In logic, linear temporal logic or linear-time temporal logic is a modal temporal logic with modalities referring to time. In LTL, one can encode formulae about the future of paths, e.g., a condition will eventually be true, a condition will be true until another fact becomes true, etc. It is a fragment of the more complex CTL*, which additionally allows branching time and quantifiers. Subsequently, LTL is sometimes called propositional temporal logic, abbreviated PTL. Linear temporal logic is a fragment of first-order logic. LTL was first proposed for the formal verification of computer programs by Amir Pnueli in 1977.
Syntax
LTL is built up from a finite set of propositional variables AP, the logical operators ¬ and ∨, and the temporal modal operators X and U. Formally, the set of LTL formulas over AP is inductively defined as follows:
if p ∈ AP then p is an LTL formula;
if ψ and φ are LTL formulas then ¬ψ, φ ∨ ψ, X ψ, and φ U ψ are LTL formulas.
X is read as next and U is read as until. Other than these fundamental operators, there are additional logical and temporal operators defined in terms of the fundamental operators to write LTL formulas succinctly. The additional logical operators are ∧, →, ↔, true, and false. Following are the additional temporal operators.
G for always
F for eventually
R for release
W for weak until
M for strong release
Semantics
An LTL formula can be satisfied by an infinite sequence of truth evaluations of variables in AP. These sequences can be viewed as a word on a path of a Kripke structure. Let w = a_{0},a_{1},a_{2},... be such an ω-word. Let w = a_{i}. Let w^{i} = a_{i},a_{i+1},..., which is a suffix of w. Formally, the satisfaction relation between a word and an LTL formula is defined as follows:
w p if p ∈ w
w ¬ψ if w ψ
w φ ∨ ψ if w φ or w ψ
wX ψ if w^{1} ψ
w φ U ψ if there exists i ≥ 0 such that w^{i} ψ and for all 0 ≤ k < i, w^{k} φ
We say an ω-word w satisfies an LTL formula ψ when w ψ. The ω-languageL defined by ψ is, which is the set of ω-words that satisfy ψ. A formula ψ is satisfiable if there exist an ω-word w such that w ψ. A formula ψ is valid if for each ω-word w over alphabet 2^{AP}, w ψ. The additional logical operators are defined as follows:
φ ∧ ψ ≡ ¬
φ → ψ ≡ ¬φ ∨ ψ
φ ↔ ψ ≡ ∧
true ≡ p ∨ ¬p, where p ∈ AP
false ≡ ¬true
The additional temporal operators R, F, and G are defined as follows:
ψ R φ ≡ ¬
F ψ ≡ trueU ψ
G ψ ≡ falseR ψ ≡ ¬F ¬ψ
Weak until and strong release
Some authors also define a weak untilbinary operator, denoted W, with semantics similar to that of the until operator but the stop condition is not required to occur. It is sometimes useful since both U and R can be defined in terms of the weak until:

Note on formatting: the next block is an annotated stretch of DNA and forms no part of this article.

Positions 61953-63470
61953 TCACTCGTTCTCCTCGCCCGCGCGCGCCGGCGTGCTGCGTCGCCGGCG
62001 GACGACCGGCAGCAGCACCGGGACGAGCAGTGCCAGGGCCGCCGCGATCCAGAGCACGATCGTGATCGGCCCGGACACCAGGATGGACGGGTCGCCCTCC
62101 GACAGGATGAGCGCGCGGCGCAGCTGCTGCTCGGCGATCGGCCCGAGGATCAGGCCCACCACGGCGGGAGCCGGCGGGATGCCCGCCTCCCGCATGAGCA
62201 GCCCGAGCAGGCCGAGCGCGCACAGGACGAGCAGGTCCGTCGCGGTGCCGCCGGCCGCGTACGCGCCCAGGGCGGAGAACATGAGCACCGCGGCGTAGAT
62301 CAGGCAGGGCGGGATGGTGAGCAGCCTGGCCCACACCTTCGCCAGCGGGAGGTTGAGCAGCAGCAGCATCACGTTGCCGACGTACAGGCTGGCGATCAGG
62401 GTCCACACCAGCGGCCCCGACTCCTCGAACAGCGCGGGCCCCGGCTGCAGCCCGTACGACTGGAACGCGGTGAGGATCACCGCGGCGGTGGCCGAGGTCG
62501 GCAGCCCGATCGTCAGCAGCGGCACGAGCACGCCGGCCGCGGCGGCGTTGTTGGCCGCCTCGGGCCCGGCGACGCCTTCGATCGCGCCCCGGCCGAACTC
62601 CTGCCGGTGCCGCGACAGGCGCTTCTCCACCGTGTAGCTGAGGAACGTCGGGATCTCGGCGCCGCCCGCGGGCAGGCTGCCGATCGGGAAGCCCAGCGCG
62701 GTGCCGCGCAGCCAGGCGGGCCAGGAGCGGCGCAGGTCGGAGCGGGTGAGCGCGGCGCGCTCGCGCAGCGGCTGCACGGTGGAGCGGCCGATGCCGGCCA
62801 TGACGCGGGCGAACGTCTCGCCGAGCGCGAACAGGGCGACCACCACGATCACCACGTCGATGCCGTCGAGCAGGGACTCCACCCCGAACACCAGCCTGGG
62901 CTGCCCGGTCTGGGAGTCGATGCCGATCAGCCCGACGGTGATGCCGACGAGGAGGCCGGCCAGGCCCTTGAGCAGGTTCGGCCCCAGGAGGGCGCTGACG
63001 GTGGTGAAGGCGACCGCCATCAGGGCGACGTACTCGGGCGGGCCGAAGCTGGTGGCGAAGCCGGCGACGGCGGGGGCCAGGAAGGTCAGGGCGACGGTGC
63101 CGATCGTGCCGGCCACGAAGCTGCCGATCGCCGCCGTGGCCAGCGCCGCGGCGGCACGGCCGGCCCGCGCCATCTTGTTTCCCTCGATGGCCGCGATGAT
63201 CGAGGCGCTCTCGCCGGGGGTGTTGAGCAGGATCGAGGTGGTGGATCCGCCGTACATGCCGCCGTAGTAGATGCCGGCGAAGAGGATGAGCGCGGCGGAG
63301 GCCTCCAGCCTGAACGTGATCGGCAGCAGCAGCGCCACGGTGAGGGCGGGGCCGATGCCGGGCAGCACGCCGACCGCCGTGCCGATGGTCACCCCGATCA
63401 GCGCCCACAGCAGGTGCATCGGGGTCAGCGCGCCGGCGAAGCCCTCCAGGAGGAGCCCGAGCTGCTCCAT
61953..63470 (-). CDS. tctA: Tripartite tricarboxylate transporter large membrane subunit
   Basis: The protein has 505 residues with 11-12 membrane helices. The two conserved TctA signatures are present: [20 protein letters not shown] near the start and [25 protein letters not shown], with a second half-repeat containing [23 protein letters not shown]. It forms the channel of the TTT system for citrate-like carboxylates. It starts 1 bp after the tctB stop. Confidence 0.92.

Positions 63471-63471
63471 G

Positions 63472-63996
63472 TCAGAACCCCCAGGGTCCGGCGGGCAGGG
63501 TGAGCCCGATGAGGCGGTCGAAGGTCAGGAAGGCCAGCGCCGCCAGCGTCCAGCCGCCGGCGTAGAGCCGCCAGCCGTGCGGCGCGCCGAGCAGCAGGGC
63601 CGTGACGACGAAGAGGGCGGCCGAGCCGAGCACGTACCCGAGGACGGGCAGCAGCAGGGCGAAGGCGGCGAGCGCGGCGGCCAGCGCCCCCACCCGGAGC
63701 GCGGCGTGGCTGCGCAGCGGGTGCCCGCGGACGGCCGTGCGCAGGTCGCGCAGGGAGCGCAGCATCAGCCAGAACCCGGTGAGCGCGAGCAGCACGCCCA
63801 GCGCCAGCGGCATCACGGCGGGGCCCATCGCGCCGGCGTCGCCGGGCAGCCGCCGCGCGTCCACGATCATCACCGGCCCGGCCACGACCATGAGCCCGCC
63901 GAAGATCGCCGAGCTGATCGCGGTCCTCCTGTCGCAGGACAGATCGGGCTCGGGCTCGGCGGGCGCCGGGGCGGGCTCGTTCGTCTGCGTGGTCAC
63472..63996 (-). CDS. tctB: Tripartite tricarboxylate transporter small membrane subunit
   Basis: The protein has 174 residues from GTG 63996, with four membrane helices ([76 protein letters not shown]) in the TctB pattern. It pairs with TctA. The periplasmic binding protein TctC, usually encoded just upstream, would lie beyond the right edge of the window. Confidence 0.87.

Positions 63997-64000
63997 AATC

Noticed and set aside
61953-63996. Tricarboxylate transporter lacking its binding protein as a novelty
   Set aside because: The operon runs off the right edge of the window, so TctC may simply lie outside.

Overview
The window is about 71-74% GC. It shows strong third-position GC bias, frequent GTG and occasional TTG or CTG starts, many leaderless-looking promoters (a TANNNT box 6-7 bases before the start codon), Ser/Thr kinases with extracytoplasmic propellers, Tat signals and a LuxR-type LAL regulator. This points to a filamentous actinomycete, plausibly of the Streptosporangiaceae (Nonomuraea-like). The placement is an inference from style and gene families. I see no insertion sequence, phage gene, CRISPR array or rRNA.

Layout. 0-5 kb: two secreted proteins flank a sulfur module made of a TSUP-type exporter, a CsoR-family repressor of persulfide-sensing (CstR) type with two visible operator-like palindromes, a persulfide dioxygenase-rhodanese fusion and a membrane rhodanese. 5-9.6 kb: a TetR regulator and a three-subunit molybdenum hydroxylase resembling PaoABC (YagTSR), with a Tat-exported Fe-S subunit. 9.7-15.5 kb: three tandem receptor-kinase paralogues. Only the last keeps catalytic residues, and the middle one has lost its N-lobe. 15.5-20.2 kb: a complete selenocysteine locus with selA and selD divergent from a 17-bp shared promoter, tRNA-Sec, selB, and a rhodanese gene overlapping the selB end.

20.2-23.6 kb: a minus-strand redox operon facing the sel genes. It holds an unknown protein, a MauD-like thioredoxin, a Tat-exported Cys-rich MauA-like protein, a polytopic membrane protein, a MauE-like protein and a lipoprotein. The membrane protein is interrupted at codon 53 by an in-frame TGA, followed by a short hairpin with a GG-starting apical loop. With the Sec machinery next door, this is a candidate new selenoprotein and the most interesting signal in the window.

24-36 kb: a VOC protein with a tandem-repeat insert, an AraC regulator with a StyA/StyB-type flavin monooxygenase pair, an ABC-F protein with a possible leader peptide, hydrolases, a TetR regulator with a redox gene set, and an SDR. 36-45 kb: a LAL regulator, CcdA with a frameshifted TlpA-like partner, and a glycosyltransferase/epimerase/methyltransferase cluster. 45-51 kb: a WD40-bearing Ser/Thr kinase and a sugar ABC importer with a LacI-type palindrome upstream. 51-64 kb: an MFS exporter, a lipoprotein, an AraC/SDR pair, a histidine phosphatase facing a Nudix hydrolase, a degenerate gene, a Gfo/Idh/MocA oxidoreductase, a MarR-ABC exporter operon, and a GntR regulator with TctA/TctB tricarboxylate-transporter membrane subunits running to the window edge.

ψWφ ≡ ∨ Gψ ≡ ψU ≡ φR
ψUφ ≡ Fφ ∧
ψRφ ≡ φW
The strong release binary operator, denoted M, is the dual of weak until. It is defined similar to the until operator, so that the release condition has to hold at some point. Therefore, it is stronger than the release operator.
ψMφ ≡ ¬ ≡ ∧ Fψ ≡ ψR ≡ φU
The semantics for the temporal operators are pictorially presented as follows.
Equivalences
Let φ, ψ, and ρ be LTL formulas. The following tables list some of the useful equivalences which extend standard equivalences among the usual logical operators.
only other logical operators true, false, ∧, and ∨ can appear, and
only the temporal operators X, U, and R can appear.
Using the above equivalences for negation propagation, it is possible to derive the normal form. This normal form allows R, true, false, and ∧ to appear in the formula, which are not fundamental operators of LTL. Note that the transformation to the negation normal form does not blow up the size of the formula. This normal form is useful in translation from LTL to Büchi automaton.
Relations with other logics
LTL can be shown to be equivalent to the monadic first-order logic of order, FO—a result known as Kamp's theorem— or equivalently star-free languages. Computation tree logic and linear temporal logic are both a subset of CTL*, but are incomparable. For example,
No formula in CTL can define the language that is defined by the LTL formula F.
No formula in LTL can define the language that is defined by the CTL formulas AG or AG.
However, a subset of CTL* exists that is a proper superset of both CTL and LTL.